In my blog, What Skills Do You Need to Have Good Executive Functioning? I go into an in-depth explanation about what skills kids need to develop good executive functioning for school, home, and life. So what are the foundational skills needed for good executive functioning?
Foundational Executive Functioning Skills
- Response Inhibition
- Working Memory
- Emotional Control
- Sustained Attention
- Task Initiation
Focusing on these foundational skills is the key to helping our smart but often disorganized kids who lack those critical skills that define success in high school, college, and beyond. As you already know, without independent skills, your kids over-rely on you and teachers to cue them to what is next.
You inadvertently become the organizational part of their brain and at a deeply subconscious level, they have a “learned helplessness,” as their brain forms a habit of allowing someone else to guide them. Aha! moment here!
Please know that your child or teen isn’t doing this on purpose. Instead, their brain has come to rely on adults setting up the environment and providing external scaffolding so to speak for them to get organized. The brain does not need to develop those skills when others constantly provide cues and organization for them.
So now that you understand the neuroscience behind how and why executive function dysfunction happens, what can you as a parent do about it? After helping thousands of parents of kids with executive functioning issues, whether or not they have clinical issues such as ADHD, autism, dyslexia, anxiety, OCD, PANS/PANDAS, and Lyme, or other special needs, it is clear that parenting is a powerful tool to build executive functioning skills in our kids.
Executive Functioning Skill Building Parenting Tips
Even though we think medication for ADHD is the only way to improve attention, executive functioning, and cognitive skills, medication is just a band-aid that never gets to the root issue. In the case of a lack of executive functioning skills, no matter how alert your child’s brain is, you still have to teach them the skills. Yes, executive functioning is a set of cognitive skills that can be directly taught and you as a parent or caregiver have the power to help them.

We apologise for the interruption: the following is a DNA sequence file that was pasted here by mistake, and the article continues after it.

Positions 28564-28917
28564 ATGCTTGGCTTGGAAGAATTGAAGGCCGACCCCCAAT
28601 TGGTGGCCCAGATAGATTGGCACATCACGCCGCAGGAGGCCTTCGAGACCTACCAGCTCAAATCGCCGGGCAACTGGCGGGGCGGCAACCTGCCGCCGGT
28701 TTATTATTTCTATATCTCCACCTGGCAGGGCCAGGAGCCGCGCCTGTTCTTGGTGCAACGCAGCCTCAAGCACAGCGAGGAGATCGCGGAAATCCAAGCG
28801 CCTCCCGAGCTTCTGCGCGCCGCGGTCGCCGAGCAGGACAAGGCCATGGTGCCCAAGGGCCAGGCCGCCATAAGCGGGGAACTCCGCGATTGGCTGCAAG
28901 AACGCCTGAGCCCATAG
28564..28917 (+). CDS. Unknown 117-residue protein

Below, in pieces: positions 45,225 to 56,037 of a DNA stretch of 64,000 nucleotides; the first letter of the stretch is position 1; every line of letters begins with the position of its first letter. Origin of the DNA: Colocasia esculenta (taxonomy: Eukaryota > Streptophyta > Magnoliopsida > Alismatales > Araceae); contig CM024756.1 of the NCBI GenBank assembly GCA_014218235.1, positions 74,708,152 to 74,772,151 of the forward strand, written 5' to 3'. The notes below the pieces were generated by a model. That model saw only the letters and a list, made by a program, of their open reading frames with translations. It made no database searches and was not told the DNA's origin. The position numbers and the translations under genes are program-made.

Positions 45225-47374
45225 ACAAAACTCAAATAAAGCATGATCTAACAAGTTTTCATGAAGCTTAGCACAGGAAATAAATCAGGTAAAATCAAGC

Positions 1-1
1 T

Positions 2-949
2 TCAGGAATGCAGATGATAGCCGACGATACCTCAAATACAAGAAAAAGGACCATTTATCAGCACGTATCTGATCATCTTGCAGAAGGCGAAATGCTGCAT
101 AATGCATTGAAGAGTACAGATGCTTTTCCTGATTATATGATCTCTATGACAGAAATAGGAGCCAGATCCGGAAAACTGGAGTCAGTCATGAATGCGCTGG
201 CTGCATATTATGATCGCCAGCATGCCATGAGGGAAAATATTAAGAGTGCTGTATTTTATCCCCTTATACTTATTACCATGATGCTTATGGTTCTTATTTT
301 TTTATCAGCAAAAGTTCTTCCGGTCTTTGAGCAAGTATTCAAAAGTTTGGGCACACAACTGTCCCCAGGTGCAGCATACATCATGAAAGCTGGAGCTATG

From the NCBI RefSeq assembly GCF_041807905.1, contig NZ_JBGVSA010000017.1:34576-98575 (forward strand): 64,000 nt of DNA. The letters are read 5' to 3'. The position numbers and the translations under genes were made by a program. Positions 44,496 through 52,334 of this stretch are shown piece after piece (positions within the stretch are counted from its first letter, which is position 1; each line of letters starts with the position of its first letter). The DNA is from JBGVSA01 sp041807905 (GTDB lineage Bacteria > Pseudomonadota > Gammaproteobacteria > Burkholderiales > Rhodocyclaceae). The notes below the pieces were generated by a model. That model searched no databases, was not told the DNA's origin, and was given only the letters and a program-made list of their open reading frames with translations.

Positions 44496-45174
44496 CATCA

Parenting Executive Functioning Strategies
- Use future language and help them see the end result and then work backward
- Ask more process questions, do less talking
- Encourage self-talk (metacognitive strategies)
- Implement visuals and kinesthetic tools
- Praise effort not just the end result
- Be patient, new habits take time
Parents need to hold the vision of where they want their children to go but at the same time be present and celebrate those microsteps. It requires a lot of patience and consistent verbiage and reinforcement on your end. It is about working smarter and not harder and breaking that yelling-frustration-shame cycle that you and your kid experience.
Thinking about the future, you want to ask yourself…
- “What will look different when you feel your child’s executive functioning skills have improved?”
- Have your attempts to support your kid been successful? Why and why not?
- Do you understand what executive functioning is?
- How important is it that your child strengthens their executive functioning skills?
- Do you think your child will experience less stress and feel better or more self-confident about themselves if their EF skills improve?
- What can you do to be more consistent to help achieve that vision?
- What is the ONE GOAL you should focus on?
- Do I have the resources to support my child’s or teen’s executive functioning? (If you don’t, please watch my FREE webinar on how to improve EF skills!).
Dr. Roseann’s Trademarked Executive Functioning Program For Children and Teens
Over my 30 years in mental health and working with kids and their families, I see very clearly that most people (including school and mental health professionals) don’t understand what executive functioning is and they certainly don’t know how to turn it around in a way that creates lifelong skills. That is what I created, The EF ACTION PLAN™, which is designed to give kids the brain tools they need to develop those mental skills needed to be independent strategic planners, be organized, and self-regulate.